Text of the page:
The history of molecular computing and electronics has been a long and twisting road—one that was meticulously catalogued on the pages of IEEE Spectrum two years ago. While the future of molecular electronics and computing remains somewhat up in the air, a great deal of research is still being focused on the field.
There have been proof-of-concept molecular switches, molecular data storage bits, and diodes. However, one fundamental issue that has not been resolved is the transfer and exchange of signals between molecular devices for complex signal processing at room temperature.
Now researchers at Nanchang University in China have described, in the journal Nature Nanotechnology, a device that uses a particular kind of molecule that takes on two specific geometries when in contact with a copper surface. These two geometries can serve as the “0” and “1” of digital logic.
The work is based on a phenomenon known as in-plane molecular orientation, which occurs when an organic molecule lands on a solid surface. This adsorbed molecule might take different adsorption geometries. These adsorption geometries can be classified into several groups.
“In our case, the molecule we used has two distinguished adsorption geometries on a copper surface,” explained Li Wang, professor of physics at Nanchang University, in an e-mail interview with IEEE Spectrum. “One is left-handed, the other is right handed.” For the purposes of data storage or transfer, “We define left-handed geometry as ‘1’ and the right-handed geometry as ‘0’,” added Wang.
Wang and his colleagues discovered that the in-plane orientation of a molecule could be controlled by the in-plane orientations of two neighboring molecules due to their intermolecular interactions. The researchers exploited this intermolecular interaction as a way to build a logic gate in which an output signal is controlled by two input signals.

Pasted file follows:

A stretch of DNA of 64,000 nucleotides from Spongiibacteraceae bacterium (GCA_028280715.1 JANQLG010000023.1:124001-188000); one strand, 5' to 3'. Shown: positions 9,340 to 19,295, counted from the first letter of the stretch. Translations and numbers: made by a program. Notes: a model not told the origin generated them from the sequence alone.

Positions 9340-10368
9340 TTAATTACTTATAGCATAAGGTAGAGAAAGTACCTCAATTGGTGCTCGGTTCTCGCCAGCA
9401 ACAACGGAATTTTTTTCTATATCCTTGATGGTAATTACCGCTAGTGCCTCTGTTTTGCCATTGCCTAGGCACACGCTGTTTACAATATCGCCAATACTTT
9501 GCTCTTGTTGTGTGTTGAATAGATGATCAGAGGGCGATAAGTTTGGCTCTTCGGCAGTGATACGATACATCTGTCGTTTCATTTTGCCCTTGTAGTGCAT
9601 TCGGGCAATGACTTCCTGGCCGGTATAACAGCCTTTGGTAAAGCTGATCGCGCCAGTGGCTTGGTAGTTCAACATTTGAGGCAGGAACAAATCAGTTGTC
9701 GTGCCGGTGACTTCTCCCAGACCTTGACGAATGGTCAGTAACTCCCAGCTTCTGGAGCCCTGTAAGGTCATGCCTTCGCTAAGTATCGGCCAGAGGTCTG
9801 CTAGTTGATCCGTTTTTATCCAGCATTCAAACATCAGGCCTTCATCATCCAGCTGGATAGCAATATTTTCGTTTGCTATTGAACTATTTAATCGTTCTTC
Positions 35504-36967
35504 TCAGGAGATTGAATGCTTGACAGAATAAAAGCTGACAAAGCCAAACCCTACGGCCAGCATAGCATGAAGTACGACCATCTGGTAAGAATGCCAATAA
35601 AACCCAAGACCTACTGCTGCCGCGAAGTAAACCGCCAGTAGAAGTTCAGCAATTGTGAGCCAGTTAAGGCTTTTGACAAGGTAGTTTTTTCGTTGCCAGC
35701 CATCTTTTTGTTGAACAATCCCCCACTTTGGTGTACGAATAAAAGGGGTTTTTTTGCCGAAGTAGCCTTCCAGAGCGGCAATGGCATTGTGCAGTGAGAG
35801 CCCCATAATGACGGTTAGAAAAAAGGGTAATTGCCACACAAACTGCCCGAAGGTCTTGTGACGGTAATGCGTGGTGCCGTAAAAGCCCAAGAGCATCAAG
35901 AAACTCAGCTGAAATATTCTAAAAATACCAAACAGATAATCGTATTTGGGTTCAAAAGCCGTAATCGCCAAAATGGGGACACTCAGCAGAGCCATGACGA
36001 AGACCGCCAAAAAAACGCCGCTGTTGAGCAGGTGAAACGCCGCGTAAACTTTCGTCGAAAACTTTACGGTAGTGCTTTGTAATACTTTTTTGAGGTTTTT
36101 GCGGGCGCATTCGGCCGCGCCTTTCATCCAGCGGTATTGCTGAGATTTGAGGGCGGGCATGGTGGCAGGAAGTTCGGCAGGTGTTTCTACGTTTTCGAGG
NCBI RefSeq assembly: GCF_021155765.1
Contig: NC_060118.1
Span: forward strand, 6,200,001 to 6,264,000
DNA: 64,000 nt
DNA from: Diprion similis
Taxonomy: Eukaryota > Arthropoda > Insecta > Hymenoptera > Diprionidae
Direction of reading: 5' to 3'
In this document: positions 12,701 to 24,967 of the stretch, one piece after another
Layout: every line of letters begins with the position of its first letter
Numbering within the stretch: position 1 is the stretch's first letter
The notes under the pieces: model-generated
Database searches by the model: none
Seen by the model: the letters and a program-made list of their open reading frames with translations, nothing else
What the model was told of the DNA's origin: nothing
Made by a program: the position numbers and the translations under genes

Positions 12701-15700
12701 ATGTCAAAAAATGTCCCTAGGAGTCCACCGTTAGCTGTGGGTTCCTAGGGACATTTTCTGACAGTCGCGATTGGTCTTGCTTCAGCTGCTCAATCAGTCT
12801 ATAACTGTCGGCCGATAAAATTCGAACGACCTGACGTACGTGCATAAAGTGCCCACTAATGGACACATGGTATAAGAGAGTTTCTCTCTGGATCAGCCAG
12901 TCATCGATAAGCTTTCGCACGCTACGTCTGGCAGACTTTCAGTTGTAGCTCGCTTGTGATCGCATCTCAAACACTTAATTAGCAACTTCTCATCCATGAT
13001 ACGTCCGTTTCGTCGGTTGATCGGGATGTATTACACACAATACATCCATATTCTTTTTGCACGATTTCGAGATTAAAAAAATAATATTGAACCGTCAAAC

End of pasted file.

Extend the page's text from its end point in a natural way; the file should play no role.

“For the first time, we have succeeded in realizing signal transfer and operation between molecules,” said Wang. “Our findings prove that a single molecule can present a certain signal and such signal can be utilized as a conventional signal to carry useful information to transfer and take part in complex operation processing.”
From this stepping stone, Wang believes in principle that as long as the molecules are coupled to each other in some way, much more complicated functions can be achieved, such as molecular computing.
The molecular devices that Wang and his colleagues fabricated in the lab were built by manipulating molecules one by one. For this kind of work to go beyond a mere prototype, it will de necessary to assemble the molecules into designed configurations with the expected intermolecular interactions, according to Wang.
In ongoing research, Wang and his colleagues intend to build more molecular devices with which they can exploit the intermolecular interactions in order to carry out different functions. “We will try to connect variable molecular devices into a whole system to achieve computing as common electronic devices can do,” he added.
Dexter Johnson is a contributing editor at IEEE Spectrum, with a focus on nanotechnology.